The meaning behind Marrawuy Journeys
Marrawuy (Mar-ra-way) in Ngiyampaa means red kangaroo and was the totem of one of Sarah's ancestors, Richard King. This is one of the reasons she has chosen to go by Marrawuy Journeys but the other is the fact that a kangaroo can’t easily jump backwards. This also resonates strongly with Sarah because no matter what challenge she is thrown, she keeps moving forward.
ABOUT THE ARTIST
I am a Ngiyampaa woman born on Gadigal land (Sydney) and grew up on Wiradjuri (Griffith) and Yugambeh (Gold Coast) country before moving down to Ngunnawal country (ACT) in 2012. Since I was a young child I have always loved to be creative and in particular, be creative through painting. In 2018, I used the knowledge from my commerce degree to turn my passion from a hobby into a small business and created Marrawuy Journeys. In August 2021, I made the decision to focus full-time on delivering my vision for Marrawuy Journeys. I believe that we all have something to heal from and if we can heal as individuals, it will contribute to our healing as a country.
JOURNEY OF HEALING
Sarah's personal journey of healing
For many years I struggled with the desire to paint because I was unable to shake the feeling of disconnection. I have often been questioned about my heritage due to my lighter skin, the non-traditional colours and stories of my paintings. My great grandmother was part of the Stolen Generation and was taken to Cootamundra Girls Home (CGH), and the traditional stories and methods of my mob were not passed down. However, when I moved to Ngunnawal country in 2012 I started my personal journey to build a new connection to my culture.
In early 2017 I chose to make peace with my lack of knowledge of traditional stories and instead, made the decision to move forward with incorporating my own journey and experiences into pieces of artworks. It was a timely realisation, because being at peace with my painting helped me move through the instance of compounded grief that followed later that year. Painting played a significant role in processing my grief.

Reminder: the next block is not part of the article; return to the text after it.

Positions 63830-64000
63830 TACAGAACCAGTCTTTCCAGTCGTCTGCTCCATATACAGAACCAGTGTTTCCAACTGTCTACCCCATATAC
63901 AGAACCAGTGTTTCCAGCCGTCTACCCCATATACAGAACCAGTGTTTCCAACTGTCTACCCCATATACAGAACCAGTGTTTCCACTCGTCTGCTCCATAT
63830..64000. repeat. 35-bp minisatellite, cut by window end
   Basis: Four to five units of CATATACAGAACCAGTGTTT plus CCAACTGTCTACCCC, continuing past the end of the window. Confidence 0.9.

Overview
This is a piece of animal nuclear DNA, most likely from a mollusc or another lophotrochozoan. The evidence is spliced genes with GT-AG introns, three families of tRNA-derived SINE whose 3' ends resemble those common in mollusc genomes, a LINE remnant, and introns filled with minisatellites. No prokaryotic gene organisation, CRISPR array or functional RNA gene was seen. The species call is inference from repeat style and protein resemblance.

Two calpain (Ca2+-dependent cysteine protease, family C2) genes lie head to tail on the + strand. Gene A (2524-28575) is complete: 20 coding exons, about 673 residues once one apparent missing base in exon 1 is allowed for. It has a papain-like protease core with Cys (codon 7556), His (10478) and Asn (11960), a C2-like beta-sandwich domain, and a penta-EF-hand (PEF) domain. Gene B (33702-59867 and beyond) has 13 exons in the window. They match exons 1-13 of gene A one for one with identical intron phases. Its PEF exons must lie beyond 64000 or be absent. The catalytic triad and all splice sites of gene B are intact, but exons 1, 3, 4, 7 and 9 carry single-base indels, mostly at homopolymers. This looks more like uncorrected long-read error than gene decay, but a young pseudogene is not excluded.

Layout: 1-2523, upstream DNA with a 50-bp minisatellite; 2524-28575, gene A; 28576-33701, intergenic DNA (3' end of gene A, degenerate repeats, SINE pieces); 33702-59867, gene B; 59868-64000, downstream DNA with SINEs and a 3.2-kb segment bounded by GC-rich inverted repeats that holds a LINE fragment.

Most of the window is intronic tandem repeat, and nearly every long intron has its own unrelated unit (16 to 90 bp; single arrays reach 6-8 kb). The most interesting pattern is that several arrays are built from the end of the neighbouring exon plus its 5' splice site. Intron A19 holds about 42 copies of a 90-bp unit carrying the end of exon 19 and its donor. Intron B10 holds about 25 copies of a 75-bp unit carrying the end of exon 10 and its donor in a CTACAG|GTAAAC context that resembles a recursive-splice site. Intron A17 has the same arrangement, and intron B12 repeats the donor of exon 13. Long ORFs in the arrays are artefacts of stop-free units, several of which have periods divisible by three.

As time passed and I reflected on my journey as an artist, it became evident that I have been using painting as an outlet for many years, dating back to my university days. During university, I stopped painting to focus on my degree. However, towards the end of my degree, my first serious relationship came to an end and I was devastated - as you are when you are that age. Not wanting to feel that way again, I made the conscious decision that I would never again rely solely on another person to bring me happiness. So I went on a journey of self-discovery and turned to my painting to do that.
Fast forward to the present and painting plays a key role in my ongoing wellbeing. Having a creative outlet allowed me to undergo a journey of healing and through Marrawuy Journeys I create opportunities for others to experience the same.
Your support and encouragement is why Marrawuy Journeys exists today.
Thank you to my family and friends for ongoing encouragement, in particular my baby brother Sam who followed me down to Ngunnawal country and continues to be one of my biggest fans.
Thank you to my wonderful husband Darren for his ongoing support and allowing me to overtake his shed with boxes of blank canvas and for later building me my very own studio with it’s own storage space.
Thank you to my past work colleagues from Department of Finance, PwC and PIC, and Perinatal Wellbeing Centre for their ongoing support.
Thank you to Yarpa for providing me with guidance and support to accelerate attaining my dream of running my own business full-time.
Thank you to all my clients for your business and entrusting me to create pieces of artwork that reflect your personal journeys.
And a big thank you to the Aboriginal artists who have inspired and supported me over the years. Two in particular are Dhala Dreaming and Burrunju Gallery. Dhala Dreaming used to have a store at Harbour Town on the Gold Coast that I always loved going into. I can remember being inspired by their beautiful pieces and vibrant colours and having a chat and them providing me with guidance. Then when I moved to Ngunnawal country, when I had almost given up on finding a gallery to showcase my pieces, the Burrunju gallery saw my pieces at the ACT NAIDOC Family Day and said “bring them in” and have encouraged and supported me ever since.
So thank you to you all, I couldn't do it without you.
Acknowledgement of Country
I wish to acknowledge the traditional custodians of the land I live, work and paint on, the Ngunnawal people. I wish to acknowledge and respect their continuing culture and the contribution they make to the life of this city and this region.
Under no circumstances can any artwork or product on this website be used, copied, scanned, photographed, reproduced digitally in any way shape or form without seeking permission from the Artist.
Due to variations in computer or device screen qualities, the artwork colours may appear differently.